I have been using continuous lighting for mannequin pictures and it was quite difficult to overexpose the background all the time however I made it work. Due to my dog ( long story) I am being forced to upgrade sooner than planned. I was wondering if two 160 watt strobe lights would be enough to over expose a 5x10' background. I am not concerned with perfect lighting on the subject at the moment — I just want the background to be a solid white (some refer to it as "high key").
There are details... Flash is rated as watt seconds (electrical energy input). A continuous light is only useful for photography while the shutter is open. Watts is its rate of energy. A 250 watt continuous bulb through a one second shutter is 250x1 = 250 watt seconds, but at 1/100 second is 250x1/100 which is only 2.5 watt seconds. Huge difference.
The 160 watt second flash is 160 watt seconds at any shutter speed (up to camera maximum sync speed, typically around 1/200 second shutter)... 160 is another huge difference. And the flash is also maybe about 4 times more efficient than incandescent about making light from energy (efficiency about like fluorescent bulbs, instead of just making heat). So flash is a lot of light.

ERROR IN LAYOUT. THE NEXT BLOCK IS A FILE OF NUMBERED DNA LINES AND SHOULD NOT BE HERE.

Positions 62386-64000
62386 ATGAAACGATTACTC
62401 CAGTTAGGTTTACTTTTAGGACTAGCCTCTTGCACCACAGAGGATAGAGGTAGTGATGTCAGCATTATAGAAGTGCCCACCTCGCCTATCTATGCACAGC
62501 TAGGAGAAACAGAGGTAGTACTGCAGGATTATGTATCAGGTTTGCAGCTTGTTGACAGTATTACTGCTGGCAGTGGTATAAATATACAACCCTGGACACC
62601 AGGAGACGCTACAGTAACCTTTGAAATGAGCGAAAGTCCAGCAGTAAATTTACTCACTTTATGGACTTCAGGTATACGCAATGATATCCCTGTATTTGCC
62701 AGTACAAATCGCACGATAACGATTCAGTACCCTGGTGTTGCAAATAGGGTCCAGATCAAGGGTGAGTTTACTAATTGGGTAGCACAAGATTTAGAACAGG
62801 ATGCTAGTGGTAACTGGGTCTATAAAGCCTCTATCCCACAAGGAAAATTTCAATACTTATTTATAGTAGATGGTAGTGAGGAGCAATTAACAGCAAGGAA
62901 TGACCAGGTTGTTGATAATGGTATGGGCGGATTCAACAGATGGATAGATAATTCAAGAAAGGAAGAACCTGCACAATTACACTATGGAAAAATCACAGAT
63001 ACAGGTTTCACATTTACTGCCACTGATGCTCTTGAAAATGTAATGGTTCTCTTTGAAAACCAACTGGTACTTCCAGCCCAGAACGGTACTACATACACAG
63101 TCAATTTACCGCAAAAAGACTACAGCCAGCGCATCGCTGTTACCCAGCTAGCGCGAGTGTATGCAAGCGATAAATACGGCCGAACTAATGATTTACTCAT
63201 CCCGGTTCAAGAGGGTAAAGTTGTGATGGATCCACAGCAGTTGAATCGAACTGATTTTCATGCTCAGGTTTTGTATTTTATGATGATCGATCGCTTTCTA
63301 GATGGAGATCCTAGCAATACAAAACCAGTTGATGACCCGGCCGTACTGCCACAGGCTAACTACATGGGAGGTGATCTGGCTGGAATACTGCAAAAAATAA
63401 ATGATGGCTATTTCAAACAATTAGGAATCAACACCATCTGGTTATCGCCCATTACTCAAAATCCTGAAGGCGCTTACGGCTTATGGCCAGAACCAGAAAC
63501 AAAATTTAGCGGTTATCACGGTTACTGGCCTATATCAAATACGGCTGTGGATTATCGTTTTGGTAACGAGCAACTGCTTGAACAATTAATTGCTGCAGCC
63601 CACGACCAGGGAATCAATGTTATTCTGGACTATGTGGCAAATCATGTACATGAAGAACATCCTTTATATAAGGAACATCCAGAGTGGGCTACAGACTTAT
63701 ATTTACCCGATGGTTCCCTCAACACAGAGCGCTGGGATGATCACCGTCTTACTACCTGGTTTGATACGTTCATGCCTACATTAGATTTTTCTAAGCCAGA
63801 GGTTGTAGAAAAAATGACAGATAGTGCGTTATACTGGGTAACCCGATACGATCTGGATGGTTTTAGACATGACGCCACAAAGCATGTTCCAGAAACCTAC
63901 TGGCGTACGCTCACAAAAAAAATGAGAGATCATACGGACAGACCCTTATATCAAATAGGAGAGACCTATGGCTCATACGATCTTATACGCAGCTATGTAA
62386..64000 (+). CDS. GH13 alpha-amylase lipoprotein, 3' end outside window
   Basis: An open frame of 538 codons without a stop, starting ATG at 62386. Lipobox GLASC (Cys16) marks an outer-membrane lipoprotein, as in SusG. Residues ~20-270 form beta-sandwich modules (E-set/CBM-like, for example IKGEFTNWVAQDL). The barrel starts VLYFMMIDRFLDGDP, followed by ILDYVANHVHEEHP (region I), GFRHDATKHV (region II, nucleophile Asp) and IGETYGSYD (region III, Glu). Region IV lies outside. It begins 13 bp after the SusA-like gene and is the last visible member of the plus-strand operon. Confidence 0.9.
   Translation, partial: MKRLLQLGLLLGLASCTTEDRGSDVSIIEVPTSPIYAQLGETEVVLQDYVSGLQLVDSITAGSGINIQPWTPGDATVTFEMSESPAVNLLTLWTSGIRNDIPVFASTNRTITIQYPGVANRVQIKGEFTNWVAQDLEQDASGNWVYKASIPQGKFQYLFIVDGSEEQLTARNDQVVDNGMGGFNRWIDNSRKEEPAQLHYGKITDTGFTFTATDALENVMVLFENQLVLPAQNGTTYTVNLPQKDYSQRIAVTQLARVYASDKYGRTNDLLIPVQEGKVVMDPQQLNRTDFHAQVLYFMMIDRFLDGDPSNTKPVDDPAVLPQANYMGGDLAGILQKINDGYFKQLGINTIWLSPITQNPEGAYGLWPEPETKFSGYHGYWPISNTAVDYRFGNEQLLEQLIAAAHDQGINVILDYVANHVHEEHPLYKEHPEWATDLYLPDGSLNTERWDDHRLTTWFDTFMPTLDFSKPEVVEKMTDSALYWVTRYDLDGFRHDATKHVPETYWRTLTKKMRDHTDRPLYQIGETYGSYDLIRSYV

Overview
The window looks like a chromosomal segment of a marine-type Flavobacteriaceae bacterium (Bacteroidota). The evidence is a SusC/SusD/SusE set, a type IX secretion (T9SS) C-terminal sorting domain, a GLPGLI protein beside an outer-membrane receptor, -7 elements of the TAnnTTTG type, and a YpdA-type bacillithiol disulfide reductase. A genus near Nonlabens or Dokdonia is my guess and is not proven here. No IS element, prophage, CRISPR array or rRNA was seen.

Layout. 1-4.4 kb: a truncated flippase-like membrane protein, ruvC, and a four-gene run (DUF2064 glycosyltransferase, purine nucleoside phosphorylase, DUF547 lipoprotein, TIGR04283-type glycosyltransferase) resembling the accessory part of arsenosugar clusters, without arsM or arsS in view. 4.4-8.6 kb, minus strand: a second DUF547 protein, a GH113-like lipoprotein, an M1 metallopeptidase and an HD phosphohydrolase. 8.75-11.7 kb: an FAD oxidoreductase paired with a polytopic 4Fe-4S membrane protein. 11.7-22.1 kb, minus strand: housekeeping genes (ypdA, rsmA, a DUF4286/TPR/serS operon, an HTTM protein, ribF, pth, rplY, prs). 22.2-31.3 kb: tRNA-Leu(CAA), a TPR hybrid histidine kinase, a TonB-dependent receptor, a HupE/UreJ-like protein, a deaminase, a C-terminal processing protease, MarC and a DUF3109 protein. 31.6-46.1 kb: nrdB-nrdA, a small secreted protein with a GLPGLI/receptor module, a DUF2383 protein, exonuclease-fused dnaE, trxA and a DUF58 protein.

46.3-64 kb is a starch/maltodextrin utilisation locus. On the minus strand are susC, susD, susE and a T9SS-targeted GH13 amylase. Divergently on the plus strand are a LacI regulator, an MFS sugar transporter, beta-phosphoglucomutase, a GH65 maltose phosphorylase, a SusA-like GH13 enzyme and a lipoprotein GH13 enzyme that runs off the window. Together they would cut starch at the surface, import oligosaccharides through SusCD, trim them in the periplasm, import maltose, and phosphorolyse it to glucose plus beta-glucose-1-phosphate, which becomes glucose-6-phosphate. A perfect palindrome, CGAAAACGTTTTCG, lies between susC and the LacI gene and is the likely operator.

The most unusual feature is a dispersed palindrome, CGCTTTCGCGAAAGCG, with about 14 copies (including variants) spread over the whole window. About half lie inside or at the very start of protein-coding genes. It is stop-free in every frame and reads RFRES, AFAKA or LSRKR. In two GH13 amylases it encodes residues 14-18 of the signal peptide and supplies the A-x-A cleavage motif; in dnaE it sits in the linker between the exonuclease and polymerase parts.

I'd say one flash does it, CERTAINLY AS COMPARED TO CONTINUOUS LIGHTS, but it depends on your exposure of course. A silly example would be that a flash metering f/5.6 will overexpose a f/4 exposure by one stop. 1/2 stop over should be enough to make a white background be very white (incident metering).
As an example of one case, the Paul C. Buff company (Alienbees, etc), publishes this chart: http://www.paulcbuff.com/output.php It says a 160 watt second Alienbees B400 flash with standard 7 inch reflector (80 degrees wide) has a Guide Number of 77, which is almost f/16 at 5 feet, ISO 100.
The bigger problem will be getting even coverage. You typically expose the background one stop higher unless you want blowback on the subject.
Even a small strobe can expose a background to pure white with a large enough aperture setting.
So the answer is a qualified yes.